Not Me

…the problem is everyone else…

“[The Convention] thought it wrong to admit in the Constitution the idea that there could be property in men.”

— James Madison, Records of the Convention, 25 August 1787


If the Founding Fathers had realized how divisive and deeply unsettling the legacy of slavery and race relations would be in this nation, they probably would have handled it in the first place.  Of course they realized that the idea of slavery went against pretty much every last word they uttered on liberty and universal rights everywhere else.  Unfortunately for us today, they kicked the can down the road.  They thought society would mature in its understanding of freedom and liberty for all, and that we would be better at repairing the damage done later rather than sooner.  How wrong they were.  In fact if anything, the wounds have only gotten deeper and seem situated to poison the very heart of our nation.  And it does so today for the same reasons that they left slavery intact then- its easier.  When we have an idea or a person to blame, we don’t have to take responsibility and fix things.

It is still easier to lay blame for things at the door of race.  When faced with the pervasive problem of inner-city poverty and crime, we blame “welfare mothers” and out of the sides of our mouths attribute it to the “laziness” of those who live in those areas.  It is their fault that they cannot rise from the dregs they live in, and in the back of our heads, we attribute this failing to who they are-racially and other wise.  They are not like “us” which is why they fail and do not deserve support.  Law enforcement officers are frustrated and beleaguered and putting their lives in jeopardy constantly for very little pay.  And they have extremely high expectations on them to enforce order in our communities, they are “abusive”, “aggressive”, and “pigs” when they have a bad day or they react other than with the perfect serenity to adversity that we want from them.  We blame them for their “racism” or their “abuse of power.”  The problems and threats plaguing many communities in the nation are their problem, not ours, and it is their fault when they aren’t as calm as the Buddha after just being punched or sparred with or verbally accosted by someone who doesn’t want to go quietly.  It is their fault that the laws of this nation and their communities dictate their actions, and we blame them that the laws aren’t better.  And we blame them based on the idea that they might be “racist” and they might be suspect as not being nearly as enlightened as we are.  Everyone is to blame.  Everyone but ourselves.  Everyone but us as a culture and nation and community as a whole.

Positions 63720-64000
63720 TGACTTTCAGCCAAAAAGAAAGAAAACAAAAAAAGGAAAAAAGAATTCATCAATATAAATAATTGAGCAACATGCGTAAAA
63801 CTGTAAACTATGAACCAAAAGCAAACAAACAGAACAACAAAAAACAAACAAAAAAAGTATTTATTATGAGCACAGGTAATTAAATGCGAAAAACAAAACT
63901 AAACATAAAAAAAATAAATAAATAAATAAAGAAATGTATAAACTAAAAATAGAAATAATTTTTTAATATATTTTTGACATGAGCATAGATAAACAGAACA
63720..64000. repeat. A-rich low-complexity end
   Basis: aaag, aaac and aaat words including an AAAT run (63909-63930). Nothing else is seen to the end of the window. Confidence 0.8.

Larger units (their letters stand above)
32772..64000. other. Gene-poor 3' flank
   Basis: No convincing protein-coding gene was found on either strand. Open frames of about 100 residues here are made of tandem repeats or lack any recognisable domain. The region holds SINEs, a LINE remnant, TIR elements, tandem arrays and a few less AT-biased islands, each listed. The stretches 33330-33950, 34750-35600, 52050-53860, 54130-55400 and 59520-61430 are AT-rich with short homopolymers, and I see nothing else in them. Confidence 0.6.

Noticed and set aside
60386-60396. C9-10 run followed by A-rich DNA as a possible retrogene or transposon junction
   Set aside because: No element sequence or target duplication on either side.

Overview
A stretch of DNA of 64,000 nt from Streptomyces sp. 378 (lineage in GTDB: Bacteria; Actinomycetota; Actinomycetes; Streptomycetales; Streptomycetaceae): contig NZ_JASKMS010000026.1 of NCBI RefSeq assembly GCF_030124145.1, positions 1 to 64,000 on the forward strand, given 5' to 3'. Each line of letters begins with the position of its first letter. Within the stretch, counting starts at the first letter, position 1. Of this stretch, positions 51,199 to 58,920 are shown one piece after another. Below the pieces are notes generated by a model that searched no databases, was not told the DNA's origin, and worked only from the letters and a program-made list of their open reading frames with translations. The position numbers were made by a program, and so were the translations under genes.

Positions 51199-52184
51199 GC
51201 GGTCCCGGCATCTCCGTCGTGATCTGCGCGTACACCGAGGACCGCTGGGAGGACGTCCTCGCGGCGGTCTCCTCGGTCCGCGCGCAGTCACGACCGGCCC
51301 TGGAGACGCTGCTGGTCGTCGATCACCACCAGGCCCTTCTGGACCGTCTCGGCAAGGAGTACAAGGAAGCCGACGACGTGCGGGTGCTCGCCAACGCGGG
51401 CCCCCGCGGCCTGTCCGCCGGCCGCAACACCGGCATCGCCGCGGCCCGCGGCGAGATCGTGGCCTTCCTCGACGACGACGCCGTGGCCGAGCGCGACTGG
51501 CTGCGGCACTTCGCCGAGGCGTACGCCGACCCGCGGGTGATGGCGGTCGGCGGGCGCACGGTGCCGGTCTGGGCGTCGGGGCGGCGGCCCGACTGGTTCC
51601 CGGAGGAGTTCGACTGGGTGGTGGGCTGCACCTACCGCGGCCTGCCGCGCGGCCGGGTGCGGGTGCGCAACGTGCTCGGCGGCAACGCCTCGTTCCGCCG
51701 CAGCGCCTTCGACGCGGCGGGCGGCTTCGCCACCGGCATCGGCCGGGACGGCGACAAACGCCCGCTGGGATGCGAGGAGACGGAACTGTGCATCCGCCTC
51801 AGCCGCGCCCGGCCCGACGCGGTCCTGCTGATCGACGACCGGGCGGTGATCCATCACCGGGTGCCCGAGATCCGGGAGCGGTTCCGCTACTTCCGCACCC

Res Publica

Documentation without Representation: 

James Madison, Records of the Convention, 25 August 1787

Electronic Text Courtesy of George Mason University

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